China and Japan sparred once again, this time at the United Nations. Last week, China’s ambassador for disarmament affairs charged Japan with amassing excessive amounts of sensitive nuclear materials, notably 1,200 kilograms of highly-enriched uranium and 48 tons of separated plutonium (of which about a quarter is stored on Japanese territory). That is sufficient, he claimed, for Japan to make 1,350 nuclear warheads. Japan’s disarmament envoy shot back that his country’s nuclear program has safely operated under the International Atomic Energy Agency’s safeguards for more than 50 years. He added that over that time Japan has consistently demonstrated its peaceful intentions and would not pose a threat to other countries. Given that he directed his response at China’s ambassador, one may have also taken it as a reminder of China’s recent aggressive behavior in the East and South China Seas.
The pointed exchange marked another episode in the downward path of relations between China and Japan. It was not so long ago both countries got along. Throughout the 1990s and 2000s, they enjoyed ever closer economic ties. Many blame the current deterioration in Sino-Japanese relations on the tensions that arose over Senkaku Islands (or Diaoyu Islands in China) in 2010 or Tokyo’s purchase of them from private Japanese owners in 2012. Certainly trade between the two countries has fallen ever since then. (See table.) But the dispute over the islands was just the spark. China and Japan have substantially changed over the last two decades, both in absolute and relative terms. Both countries have developed domestic insecurities that led them to view each other with greater concern.
On the surface, China does not seem to have any cause for insecurity. Its ruling Chinese Communist Party (CCP) is ostensibly at the pinnacle of its power. The government at which it is the head has presided over a 35-year economic expansion that has made China the envy of the developing world. It is even doling out largesse under the auspices of its “One Belt, One Road” initiative and through the Asian Infrastructure Investment Bank (AIIB) that will likely expand its influence across Asia and Africa.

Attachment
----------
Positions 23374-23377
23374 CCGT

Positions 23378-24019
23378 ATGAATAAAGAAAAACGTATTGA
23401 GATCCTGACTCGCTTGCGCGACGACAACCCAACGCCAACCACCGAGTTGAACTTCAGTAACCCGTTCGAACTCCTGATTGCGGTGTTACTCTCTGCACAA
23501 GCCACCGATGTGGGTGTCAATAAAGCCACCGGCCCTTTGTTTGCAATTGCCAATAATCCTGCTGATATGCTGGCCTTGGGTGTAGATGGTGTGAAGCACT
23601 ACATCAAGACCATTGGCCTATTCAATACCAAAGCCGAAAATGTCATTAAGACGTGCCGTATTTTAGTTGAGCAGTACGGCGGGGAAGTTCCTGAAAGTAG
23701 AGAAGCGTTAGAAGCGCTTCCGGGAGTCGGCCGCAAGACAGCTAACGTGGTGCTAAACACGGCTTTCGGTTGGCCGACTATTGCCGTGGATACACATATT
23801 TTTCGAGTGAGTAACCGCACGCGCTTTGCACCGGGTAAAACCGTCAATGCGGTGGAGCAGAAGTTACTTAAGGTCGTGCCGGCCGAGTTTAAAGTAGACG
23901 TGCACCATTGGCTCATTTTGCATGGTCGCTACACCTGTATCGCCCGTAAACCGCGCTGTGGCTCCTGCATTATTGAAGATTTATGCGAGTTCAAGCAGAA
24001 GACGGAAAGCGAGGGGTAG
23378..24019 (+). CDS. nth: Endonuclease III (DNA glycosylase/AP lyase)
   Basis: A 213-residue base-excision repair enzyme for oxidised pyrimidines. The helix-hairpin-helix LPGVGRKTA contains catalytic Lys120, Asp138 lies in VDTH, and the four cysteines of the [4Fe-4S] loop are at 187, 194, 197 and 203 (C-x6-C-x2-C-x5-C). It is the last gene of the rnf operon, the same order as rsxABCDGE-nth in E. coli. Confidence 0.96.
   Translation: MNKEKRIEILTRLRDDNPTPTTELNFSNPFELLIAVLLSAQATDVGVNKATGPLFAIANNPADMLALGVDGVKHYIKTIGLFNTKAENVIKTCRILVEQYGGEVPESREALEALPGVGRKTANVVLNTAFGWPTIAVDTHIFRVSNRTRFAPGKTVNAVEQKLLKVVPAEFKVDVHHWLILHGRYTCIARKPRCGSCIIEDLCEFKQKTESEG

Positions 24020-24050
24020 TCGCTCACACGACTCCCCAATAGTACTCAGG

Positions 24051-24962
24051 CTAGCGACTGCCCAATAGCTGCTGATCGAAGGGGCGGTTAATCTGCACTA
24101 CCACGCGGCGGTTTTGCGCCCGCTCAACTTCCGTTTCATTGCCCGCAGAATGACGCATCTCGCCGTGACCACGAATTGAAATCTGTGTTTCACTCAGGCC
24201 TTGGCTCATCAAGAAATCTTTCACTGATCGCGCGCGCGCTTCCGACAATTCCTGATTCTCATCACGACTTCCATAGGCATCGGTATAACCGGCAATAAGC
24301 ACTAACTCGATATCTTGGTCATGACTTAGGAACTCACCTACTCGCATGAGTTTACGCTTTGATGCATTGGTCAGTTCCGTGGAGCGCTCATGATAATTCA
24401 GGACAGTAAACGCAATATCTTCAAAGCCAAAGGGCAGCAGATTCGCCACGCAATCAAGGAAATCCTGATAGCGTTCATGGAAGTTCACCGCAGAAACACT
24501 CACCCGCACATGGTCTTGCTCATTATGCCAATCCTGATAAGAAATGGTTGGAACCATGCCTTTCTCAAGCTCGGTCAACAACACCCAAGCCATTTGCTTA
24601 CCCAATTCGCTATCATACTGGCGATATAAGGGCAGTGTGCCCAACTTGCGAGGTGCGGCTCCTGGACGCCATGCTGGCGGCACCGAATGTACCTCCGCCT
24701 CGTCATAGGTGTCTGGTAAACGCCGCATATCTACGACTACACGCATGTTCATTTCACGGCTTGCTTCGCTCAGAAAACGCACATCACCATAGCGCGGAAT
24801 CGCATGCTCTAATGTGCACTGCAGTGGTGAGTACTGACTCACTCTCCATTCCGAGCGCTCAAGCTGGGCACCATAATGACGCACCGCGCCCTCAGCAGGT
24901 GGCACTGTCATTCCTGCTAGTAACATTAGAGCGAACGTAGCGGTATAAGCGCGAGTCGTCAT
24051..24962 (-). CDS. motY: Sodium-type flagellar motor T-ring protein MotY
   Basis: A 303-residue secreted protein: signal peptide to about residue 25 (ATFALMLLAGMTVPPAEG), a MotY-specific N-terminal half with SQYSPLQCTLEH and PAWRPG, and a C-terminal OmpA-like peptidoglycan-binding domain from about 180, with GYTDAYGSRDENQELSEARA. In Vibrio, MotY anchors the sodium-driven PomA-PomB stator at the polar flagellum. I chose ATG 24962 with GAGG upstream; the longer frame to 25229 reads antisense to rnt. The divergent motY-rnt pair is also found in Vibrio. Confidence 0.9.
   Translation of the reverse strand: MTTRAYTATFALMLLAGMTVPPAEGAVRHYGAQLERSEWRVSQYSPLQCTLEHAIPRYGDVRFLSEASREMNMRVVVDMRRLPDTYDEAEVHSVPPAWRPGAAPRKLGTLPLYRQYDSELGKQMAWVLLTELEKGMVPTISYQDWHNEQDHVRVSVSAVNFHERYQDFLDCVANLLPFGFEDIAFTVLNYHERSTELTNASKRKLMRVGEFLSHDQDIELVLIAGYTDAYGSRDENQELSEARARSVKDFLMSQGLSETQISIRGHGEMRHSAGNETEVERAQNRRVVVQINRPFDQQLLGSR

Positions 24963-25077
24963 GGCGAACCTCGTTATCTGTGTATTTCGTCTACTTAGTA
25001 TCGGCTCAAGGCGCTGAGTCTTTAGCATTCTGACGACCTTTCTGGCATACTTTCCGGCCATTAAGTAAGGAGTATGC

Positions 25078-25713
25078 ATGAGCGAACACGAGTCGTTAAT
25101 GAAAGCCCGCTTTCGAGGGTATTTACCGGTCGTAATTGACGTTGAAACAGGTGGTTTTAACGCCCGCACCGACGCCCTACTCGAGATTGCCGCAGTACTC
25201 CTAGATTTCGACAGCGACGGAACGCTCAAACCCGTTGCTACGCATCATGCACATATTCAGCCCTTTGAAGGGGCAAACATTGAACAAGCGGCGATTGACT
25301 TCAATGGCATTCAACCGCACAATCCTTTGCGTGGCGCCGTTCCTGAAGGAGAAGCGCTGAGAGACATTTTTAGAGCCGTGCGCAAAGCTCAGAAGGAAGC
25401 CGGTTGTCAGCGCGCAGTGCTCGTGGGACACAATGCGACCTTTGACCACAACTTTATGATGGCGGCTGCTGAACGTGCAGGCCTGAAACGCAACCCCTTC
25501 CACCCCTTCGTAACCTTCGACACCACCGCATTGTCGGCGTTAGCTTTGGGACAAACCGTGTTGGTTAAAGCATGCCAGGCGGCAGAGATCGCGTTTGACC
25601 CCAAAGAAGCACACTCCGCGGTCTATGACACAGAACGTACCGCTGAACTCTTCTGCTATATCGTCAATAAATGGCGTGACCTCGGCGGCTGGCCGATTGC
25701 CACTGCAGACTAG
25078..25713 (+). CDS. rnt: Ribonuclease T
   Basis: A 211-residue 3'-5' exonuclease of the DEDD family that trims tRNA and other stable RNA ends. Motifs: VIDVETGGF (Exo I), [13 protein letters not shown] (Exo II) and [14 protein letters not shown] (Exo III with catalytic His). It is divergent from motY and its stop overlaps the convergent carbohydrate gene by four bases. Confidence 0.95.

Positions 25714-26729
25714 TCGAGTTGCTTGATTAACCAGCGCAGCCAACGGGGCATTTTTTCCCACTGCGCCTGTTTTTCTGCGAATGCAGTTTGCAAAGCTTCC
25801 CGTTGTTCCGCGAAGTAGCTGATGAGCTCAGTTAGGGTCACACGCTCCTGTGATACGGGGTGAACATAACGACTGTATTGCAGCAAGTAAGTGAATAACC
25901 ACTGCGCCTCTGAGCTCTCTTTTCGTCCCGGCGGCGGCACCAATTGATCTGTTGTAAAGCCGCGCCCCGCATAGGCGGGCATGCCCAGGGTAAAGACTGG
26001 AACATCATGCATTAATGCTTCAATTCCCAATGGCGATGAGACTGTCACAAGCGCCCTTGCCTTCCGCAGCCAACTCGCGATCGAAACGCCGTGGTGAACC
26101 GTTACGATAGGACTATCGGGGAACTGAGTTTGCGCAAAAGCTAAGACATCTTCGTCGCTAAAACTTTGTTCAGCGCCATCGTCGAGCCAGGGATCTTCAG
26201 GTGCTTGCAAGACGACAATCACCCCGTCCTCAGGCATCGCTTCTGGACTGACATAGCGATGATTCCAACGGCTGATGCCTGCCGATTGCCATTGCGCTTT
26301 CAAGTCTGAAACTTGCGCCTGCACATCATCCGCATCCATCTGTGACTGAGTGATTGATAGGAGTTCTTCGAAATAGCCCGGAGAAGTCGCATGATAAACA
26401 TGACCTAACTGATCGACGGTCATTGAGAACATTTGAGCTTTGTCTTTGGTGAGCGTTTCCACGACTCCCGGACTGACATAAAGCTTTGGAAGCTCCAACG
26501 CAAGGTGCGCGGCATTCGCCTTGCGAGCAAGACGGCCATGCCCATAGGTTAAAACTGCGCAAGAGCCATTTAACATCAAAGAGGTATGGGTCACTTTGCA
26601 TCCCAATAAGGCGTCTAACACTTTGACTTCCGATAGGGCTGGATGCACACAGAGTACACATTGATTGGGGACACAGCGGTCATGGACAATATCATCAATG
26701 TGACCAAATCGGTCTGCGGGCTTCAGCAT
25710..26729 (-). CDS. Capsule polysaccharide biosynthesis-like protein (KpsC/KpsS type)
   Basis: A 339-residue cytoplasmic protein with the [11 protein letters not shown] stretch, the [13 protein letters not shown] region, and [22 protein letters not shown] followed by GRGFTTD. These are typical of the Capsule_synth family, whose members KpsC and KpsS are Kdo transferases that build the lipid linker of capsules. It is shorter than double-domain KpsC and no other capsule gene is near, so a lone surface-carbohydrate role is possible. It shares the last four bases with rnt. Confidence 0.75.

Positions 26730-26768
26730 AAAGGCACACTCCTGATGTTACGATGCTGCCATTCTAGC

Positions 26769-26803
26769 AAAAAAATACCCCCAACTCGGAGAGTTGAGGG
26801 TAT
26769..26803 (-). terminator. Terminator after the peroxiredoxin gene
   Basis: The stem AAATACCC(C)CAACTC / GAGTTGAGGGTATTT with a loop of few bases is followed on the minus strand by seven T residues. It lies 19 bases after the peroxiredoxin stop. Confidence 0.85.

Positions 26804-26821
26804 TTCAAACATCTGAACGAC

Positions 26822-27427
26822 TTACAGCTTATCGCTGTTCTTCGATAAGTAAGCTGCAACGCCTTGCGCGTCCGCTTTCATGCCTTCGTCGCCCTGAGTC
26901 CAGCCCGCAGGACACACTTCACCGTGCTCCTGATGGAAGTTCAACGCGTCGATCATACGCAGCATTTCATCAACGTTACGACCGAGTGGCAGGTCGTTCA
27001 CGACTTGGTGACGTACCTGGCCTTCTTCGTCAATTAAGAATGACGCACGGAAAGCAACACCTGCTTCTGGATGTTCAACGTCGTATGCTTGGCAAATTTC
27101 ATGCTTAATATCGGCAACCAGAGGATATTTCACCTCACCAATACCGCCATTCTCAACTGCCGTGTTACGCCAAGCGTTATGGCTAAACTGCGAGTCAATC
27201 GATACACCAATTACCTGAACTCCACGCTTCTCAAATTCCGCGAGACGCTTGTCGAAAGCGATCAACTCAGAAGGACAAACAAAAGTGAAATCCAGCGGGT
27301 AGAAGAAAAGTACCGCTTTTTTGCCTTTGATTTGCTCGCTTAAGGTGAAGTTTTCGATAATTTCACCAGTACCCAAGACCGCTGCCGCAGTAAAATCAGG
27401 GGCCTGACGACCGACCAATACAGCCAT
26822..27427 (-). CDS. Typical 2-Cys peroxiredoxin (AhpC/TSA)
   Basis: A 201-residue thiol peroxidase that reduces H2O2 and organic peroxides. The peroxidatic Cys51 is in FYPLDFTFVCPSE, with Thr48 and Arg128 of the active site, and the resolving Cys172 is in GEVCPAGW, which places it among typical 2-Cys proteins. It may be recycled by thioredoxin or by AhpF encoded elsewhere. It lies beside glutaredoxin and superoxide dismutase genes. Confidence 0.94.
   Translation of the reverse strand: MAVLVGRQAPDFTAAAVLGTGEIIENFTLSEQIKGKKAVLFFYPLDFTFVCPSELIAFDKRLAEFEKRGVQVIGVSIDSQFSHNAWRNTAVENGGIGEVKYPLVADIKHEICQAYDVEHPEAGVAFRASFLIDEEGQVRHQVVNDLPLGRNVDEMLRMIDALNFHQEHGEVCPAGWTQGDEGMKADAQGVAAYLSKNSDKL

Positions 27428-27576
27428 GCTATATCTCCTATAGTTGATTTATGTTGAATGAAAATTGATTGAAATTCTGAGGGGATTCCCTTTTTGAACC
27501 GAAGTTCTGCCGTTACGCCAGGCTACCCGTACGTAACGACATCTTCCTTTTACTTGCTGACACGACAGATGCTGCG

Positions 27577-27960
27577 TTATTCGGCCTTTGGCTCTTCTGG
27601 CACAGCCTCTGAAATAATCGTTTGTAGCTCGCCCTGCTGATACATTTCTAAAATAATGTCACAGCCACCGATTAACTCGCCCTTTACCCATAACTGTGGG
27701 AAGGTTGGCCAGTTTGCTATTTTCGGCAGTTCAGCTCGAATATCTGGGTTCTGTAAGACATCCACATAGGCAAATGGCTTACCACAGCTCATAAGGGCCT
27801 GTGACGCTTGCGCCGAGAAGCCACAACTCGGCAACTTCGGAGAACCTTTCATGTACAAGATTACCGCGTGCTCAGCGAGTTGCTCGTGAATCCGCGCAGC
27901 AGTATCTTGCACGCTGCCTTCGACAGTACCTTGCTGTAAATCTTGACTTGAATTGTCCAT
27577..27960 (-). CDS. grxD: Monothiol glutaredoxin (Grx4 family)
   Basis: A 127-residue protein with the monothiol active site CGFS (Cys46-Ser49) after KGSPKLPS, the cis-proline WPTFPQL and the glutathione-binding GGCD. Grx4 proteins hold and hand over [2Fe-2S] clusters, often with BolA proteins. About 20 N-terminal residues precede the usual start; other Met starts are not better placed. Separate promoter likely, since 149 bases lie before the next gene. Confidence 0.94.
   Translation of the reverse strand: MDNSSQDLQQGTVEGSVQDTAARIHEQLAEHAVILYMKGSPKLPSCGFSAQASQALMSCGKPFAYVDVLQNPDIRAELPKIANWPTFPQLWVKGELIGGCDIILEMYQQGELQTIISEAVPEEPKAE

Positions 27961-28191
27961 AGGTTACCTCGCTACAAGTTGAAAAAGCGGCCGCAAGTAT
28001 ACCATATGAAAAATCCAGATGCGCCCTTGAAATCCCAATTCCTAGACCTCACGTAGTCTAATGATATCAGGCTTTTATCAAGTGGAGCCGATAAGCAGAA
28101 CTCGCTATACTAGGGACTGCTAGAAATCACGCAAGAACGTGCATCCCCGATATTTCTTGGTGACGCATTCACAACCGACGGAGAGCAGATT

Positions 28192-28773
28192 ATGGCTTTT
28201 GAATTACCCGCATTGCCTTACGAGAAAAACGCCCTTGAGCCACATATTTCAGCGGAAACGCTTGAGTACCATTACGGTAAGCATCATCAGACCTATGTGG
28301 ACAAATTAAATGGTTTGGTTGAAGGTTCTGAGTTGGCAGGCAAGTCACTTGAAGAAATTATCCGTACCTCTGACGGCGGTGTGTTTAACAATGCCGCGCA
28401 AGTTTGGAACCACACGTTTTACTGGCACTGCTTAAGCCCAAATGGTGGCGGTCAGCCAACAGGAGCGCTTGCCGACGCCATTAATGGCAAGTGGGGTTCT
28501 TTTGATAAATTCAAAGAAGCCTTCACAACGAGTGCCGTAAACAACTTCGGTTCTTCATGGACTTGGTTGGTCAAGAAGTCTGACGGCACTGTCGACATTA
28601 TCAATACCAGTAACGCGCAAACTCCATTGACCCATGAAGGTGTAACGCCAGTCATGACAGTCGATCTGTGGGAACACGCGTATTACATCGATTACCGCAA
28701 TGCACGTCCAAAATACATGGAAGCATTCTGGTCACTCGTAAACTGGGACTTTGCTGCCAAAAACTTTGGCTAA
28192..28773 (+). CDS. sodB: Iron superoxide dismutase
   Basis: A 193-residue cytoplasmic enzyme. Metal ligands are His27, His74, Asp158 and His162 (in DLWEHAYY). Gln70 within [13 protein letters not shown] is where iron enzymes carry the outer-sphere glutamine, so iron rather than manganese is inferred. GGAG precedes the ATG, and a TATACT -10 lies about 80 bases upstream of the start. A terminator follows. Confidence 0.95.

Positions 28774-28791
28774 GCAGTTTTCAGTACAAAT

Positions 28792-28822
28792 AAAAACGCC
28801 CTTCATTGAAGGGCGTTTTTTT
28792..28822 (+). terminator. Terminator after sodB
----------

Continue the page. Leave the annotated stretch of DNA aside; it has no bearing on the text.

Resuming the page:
Yet the CCP has reason to be anxious. In its headlong push for economic growth, it often ignored public ire over government land grabs, pollution, and workers’ rights. The party’s widespread corruption further dented its credibility. Hence, despite the CCP’s best efforts to eliminate organized dissent, the number of public protests has recently risen. Meanwhile, China’s fast-rising economy, once the CCP’s shining achievement, is losing its luster amid sagging exports, bursting property bubbles, and rapidly mounting debts. Seen in that light, China’s “One Belt, One Road” initiative and AIIB begin to look more like a worried search for growth abroad (and work for its infrastructure-building companies) than a coherent strategy to connect Eurasia’s economies.
Adding to the CCP’s unease is the ever-smaller number of true believers in its Marxist-Leninist ideology. Chinese President Xi Jinping’s efforts to promote Marxism have fallen flat. So, the CCP has returned to nationalism to bolster its popular appeal. A big part of that has always been showcasing the CCP as China’s savior from Japanese occupation (while largely omitting the role of Taiwan’s Kuomintang). The CCP seems to believe that its ceaseless criticism of Japan proves that it still faithfully stands watch against any revival of Japanese militarism that could threaten China.
Linked to that narrative, the CCP has tried to show how much stronger China has become under its rule. That was made clear in September when China celebrated the 70th anniversary of the end of World War II (and China’s victory over Japan) with a massive military parade in Beijing. The martial display conveyed the message to the Chinese people that they should be confident in the ability of the CCP to not only defend China, but also govern it. On the other hand, that Beijing felt the need to use such demonstrations of strength to dispel doubts about its political legitimacy probably worried its neighbors.